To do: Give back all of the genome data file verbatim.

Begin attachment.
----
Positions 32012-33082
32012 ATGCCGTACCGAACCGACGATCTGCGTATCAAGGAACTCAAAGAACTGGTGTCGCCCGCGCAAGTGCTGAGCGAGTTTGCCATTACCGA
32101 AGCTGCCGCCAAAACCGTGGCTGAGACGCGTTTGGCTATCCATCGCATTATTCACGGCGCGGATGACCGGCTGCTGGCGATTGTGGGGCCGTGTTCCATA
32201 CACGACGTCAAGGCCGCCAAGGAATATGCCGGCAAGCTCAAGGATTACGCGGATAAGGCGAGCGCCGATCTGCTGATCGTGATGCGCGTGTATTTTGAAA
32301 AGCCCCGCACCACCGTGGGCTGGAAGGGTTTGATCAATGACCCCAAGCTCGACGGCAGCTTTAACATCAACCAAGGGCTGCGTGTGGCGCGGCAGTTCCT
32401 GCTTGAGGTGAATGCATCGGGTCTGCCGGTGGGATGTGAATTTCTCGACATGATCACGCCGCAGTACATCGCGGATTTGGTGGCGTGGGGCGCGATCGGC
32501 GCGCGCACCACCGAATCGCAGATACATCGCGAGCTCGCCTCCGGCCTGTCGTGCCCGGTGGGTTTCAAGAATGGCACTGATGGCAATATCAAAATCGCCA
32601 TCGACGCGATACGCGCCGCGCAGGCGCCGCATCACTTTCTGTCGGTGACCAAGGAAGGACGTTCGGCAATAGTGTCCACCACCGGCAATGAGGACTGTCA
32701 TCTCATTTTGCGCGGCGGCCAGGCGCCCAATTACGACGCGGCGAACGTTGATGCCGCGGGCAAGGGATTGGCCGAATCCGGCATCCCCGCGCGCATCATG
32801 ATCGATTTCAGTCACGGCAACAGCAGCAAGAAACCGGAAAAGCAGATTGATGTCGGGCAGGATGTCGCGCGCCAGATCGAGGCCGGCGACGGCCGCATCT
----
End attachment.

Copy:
Positions 32012-33082
32012 ATGCCGTACCGAACCGACGATCTGCGTATCAAGGAACTCAAAGAACTGGTGTCGCCCGCGCAAGTGCTGAGCGAGTTTGCCATTACCGA
32101 AGCTGCCGCCAAAACCGTGGCTGAGACGCGTTTGGCTATCCATCGCATTATTCACGGCGCGGATGACCGGCTGCTGGCGATTGTGGGGCCGTGTTCCATA
32201 CACGACGTCAAGGCCGCCAAGGAATATGCCGGCAAGCTCAAGGATTACGCGGATAAGGCGAGCGCCGATCTGCTGATCGTGATGCGCGTGTATTTTGAAA
32301 AGCCCCGCACCACCGTGGGCTGGAAGGGTTTGATCAATGACCCCAAGCTCGACGGCAGCTTTAACATCAACCAAGGGCTGCGTGTGGCGCGGCAGTTCCT
32401 GCTTGAGGTGAATGCATCGGGTCTGCCGGTGGGATGTGAATTTCTCGACATGATCACGCCGCAGTACATCGCGGATTTGGTGGCGTGGGGCGCGATCGGC
32501 GCGCGCACCACCGAATCGCAGATACATCGCGAGCTCGCCTCCGGCCTGTCGTGCCCGGTGGGTTTCAAGAATGGCACTGATGGCAATATCAAAATCGCCA
32601 TCGACGCGATACGCGCCGCGCAGGCGCCGCATCACTTTCTGTCGGTGACCAAGGAAGGACGTTCGGCAATAGTGTCCACCACCGGCAATGAGGACTGTCA
32701 TCTCATTTTGCGCGGCGGCCAGGCGCCCAATTACGACGCGGCGAACGTTGATGCCGCGGGCAAGGGATTGGCCGAATCCGGCATCCCCGCGCGCATCATG
32801 ATCGATTTCAGTCACGGCAACAGCAGCAAGAAACCGGAAAAGCAGATTGATGTCGGGCAGGATGTCGCGCGCCAGATCGAGGCCGGCGACGGCCGCATCT